Adding it up

Adding up the scores for my analysis of The Phelps Family of America:

Author(s): 1

Peer review: 0

Format: 4

Scope: 7

Citations: 1

Completeness: 7

Age and methodology: 5

Restraint: 5

Analysis: 0

Access: 10

Total: 40 out of 100

This is just a number “wandering in the wilderness” without something to compare it to, so although I said we would discuss the value of the experiment this week, I think it best to first give an example of a “good” genealogy. We go to the top of the mountain and start with the “father” of modern genealogy, Donald Lines Jacobus, and his mammoth Bulkeley Genealogy. Rev. Peter Bulkeley, Being an account of his career, his ancestry, the ancestry of his two wives, and his relatives in England and New England, together with a genealogy of his descendants through the seventh American generation.[1]

Author: Donald Lines Jacobus, first person to be elected to the National Genealogy Hall of Fame, Fellow of the American Society of Genealogists, founding editor of The American Genealogist. Among his well-known works are the Families of Ancient New Haven and History and Genealogy of the Families of Old Fairfield, etc., etc. Score: 10

Jacobus’ peers called him “the man who more than any other single individual elevated genealogy to the high degree of scholarship it now occupies.”

Peer review: I was not able to track down a book review for this work, but it is considered a classic today. Jacobus’ peers called him the “Dean of American Genealogists” and “the man who more than any other single individual elevated genealogy to the high degree of scholarship it now occupies.” Score: 10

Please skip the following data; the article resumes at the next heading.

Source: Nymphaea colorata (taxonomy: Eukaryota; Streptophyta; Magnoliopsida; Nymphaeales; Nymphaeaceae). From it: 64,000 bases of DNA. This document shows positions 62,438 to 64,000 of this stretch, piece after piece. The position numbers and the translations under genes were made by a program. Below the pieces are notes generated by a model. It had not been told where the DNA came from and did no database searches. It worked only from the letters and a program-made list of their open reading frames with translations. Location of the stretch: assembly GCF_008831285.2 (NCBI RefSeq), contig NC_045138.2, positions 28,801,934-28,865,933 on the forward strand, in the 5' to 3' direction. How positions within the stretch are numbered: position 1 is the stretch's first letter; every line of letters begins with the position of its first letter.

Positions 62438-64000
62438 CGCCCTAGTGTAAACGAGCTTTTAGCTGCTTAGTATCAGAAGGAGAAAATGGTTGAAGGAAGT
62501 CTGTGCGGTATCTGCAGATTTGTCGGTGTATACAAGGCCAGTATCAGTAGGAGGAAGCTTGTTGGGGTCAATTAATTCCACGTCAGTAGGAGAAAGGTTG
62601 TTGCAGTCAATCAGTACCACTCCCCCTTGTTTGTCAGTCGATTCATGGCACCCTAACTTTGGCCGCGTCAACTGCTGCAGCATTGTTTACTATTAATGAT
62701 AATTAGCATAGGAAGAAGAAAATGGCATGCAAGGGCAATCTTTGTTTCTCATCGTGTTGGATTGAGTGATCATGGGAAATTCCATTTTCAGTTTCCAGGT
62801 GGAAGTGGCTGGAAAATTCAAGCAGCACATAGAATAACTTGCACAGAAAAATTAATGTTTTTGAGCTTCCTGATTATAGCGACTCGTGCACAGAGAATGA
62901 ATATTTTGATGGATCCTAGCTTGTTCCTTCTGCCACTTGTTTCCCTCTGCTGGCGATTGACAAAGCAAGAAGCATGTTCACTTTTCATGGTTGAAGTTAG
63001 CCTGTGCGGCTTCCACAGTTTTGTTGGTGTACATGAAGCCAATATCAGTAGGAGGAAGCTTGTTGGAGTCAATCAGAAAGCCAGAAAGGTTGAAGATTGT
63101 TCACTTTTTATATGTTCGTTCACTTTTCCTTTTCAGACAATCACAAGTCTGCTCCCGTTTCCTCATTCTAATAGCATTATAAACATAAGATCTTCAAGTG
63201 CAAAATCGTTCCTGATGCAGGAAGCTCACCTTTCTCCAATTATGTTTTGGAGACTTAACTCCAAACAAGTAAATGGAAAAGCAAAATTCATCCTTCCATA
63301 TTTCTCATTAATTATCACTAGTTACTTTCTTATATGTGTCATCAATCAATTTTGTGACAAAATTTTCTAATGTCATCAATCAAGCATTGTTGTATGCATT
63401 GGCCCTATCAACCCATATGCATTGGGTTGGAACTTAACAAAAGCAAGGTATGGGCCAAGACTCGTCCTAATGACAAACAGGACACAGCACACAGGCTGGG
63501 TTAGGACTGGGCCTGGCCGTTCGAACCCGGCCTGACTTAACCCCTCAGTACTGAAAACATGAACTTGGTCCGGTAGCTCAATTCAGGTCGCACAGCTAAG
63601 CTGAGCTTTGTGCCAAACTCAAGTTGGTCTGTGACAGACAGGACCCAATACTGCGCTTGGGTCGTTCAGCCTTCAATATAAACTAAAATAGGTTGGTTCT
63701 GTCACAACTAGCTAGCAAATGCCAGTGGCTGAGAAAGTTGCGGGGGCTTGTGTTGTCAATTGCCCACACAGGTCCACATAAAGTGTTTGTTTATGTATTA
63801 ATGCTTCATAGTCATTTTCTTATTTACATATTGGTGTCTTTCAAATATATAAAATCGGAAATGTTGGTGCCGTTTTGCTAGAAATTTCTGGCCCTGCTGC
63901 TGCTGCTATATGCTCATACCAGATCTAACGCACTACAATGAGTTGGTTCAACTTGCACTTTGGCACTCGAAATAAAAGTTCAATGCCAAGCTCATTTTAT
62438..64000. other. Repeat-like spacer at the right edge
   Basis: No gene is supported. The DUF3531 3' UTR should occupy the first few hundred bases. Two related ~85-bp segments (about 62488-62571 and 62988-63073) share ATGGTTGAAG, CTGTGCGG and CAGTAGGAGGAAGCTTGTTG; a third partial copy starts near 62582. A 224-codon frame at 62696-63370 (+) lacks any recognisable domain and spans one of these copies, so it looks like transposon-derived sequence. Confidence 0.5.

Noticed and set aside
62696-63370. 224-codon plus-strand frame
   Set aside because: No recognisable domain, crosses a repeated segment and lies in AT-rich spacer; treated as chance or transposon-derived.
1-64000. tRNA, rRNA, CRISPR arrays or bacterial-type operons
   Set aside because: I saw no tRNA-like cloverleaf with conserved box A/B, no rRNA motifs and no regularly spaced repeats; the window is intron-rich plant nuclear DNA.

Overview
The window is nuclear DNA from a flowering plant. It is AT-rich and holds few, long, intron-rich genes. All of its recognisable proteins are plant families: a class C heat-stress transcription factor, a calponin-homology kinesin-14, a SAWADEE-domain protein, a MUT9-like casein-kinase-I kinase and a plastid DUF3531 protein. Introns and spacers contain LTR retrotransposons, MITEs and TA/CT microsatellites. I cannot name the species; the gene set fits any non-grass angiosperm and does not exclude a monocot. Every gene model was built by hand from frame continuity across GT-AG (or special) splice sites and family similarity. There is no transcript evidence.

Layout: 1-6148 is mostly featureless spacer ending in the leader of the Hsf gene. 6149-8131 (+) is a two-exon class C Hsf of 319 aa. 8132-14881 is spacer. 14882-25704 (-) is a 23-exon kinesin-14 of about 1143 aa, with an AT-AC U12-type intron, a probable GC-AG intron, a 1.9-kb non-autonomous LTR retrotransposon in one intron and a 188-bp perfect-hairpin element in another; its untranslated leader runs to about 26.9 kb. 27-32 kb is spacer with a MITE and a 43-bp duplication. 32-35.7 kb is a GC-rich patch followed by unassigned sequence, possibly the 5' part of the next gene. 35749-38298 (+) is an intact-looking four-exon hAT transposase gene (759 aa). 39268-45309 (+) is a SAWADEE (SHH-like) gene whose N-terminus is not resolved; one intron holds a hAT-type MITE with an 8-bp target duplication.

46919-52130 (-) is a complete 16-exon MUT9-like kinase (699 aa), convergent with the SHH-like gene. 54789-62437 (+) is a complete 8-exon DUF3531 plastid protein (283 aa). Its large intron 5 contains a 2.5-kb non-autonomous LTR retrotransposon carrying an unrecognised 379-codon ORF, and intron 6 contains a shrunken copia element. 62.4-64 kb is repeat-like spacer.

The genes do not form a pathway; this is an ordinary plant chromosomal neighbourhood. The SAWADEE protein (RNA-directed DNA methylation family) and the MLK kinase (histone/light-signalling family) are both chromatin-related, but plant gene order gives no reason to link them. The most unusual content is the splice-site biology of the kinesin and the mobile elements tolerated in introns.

Format: Arranged in Record format with all descendants numbered; those who are carried forward marked with a “+”. Ancestral lines (Thomas2, Peter1) and generation numbers are given, and the typographical presentation is simple and clear. Score: 10.

Scope: The book attempts to trace all descendants of Rev. Peter Bulkeley, male and female, for seven generations. It also presents eighty pages of documented research on English and Royal ancestry, which has stood the test of time, while being expanded by Jacobus and others after him. Score: 10.

Completeness: The Bulkeley Genealogy contains 1,000 pages in one volume, including biography, history, detailed transcriptions and abstracts of original records, and the English ancestry, all of which takes up space. Jacobus compromised by completely omitting the names of parents of spouses! In his Preface he acknowledges the “defect” but takes the position that the amount of time needed to confirm all of the spouses’ parents would have been too much time and effort on top of everything else, not to mention more pages. My guess is that the client insisted on getting everything into one volume. Score: 9.

Continued here.


[1] New Haven, 1933.

Alicia Crane Williams

About Alicia Crane Williams

Alicia Crane Williams, FASG, Lead Genealogist of Early Families of New England Study Project, has compiled and edited numerous important genealogical publications including The Mayflower Descendant and the Alden Family “Silver Book” Five Generations project of the Mayflower Society. Most recently, she is the author of the 2017 edition of The Babson Genealogy, 1606-2017, Descendants of Thomas and Isabel Babson who first arrived in Salem, Massachusetts, in 1637. Alicia has served as Historian of the Massachusetts Society of Mayflower Descendants, Assistant Historian General at the General Society of Mayflower Descendants, and as Genealogist of the Alden Kindred of America. She earned a bachelor’s degree from the University of Connecticut and a master’s degree in History from Northeastern University.View all posts by Alicia Crane Williams